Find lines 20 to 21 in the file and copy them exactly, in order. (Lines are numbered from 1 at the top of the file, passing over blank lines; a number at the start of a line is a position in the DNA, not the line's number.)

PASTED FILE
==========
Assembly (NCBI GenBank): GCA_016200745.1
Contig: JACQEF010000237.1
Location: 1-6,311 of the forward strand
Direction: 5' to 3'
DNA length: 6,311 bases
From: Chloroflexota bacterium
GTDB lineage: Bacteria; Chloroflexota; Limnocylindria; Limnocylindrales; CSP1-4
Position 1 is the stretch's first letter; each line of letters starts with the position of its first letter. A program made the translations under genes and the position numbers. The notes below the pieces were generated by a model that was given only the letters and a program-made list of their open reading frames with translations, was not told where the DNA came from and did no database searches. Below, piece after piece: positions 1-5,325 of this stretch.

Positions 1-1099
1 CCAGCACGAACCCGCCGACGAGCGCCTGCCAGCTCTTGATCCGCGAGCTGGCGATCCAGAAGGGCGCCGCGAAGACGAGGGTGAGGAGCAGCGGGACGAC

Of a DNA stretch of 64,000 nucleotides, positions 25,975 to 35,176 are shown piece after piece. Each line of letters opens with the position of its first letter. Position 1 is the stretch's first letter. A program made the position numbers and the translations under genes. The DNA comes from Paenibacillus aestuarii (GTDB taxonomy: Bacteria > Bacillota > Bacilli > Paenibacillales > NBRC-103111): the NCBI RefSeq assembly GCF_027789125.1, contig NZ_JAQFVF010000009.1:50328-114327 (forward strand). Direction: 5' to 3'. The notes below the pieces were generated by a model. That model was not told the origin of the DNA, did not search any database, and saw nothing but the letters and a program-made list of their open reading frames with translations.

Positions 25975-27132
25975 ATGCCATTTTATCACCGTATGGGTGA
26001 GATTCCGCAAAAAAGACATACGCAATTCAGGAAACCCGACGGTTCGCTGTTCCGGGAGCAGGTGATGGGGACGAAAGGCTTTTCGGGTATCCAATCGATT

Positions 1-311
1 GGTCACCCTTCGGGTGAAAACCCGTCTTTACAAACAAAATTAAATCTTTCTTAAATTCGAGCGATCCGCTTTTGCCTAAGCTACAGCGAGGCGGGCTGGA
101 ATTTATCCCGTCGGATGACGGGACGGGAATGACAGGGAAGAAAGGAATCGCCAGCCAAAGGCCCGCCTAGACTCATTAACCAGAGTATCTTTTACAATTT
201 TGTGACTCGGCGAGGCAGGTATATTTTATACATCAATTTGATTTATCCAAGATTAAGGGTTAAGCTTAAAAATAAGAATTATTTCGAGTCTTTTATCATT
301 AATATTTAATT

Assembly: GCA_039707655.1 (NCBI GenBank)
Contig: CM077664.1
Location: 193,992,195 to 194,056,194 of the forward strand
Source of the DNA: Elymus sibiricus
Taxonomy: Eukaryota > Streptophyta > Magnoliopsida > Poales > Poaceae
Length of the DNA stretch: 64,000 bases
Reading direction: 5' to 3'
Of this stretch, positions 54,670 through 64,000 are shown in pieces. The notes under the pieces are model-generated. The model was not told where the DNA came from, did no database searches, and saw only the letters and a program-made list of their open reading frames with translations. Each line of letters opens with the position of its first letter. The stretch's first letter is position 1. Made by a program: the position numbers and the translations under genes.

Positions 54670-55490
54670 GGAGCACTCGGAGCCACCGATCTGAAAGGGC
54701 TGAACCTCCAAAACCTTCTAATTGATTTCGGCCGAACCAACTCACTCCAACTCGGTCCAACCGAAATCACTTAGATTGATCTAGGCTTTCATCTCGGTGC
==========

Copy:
Assembly: GCA_039707655.1 (NCBI GenBank)
Contig: CM077664.1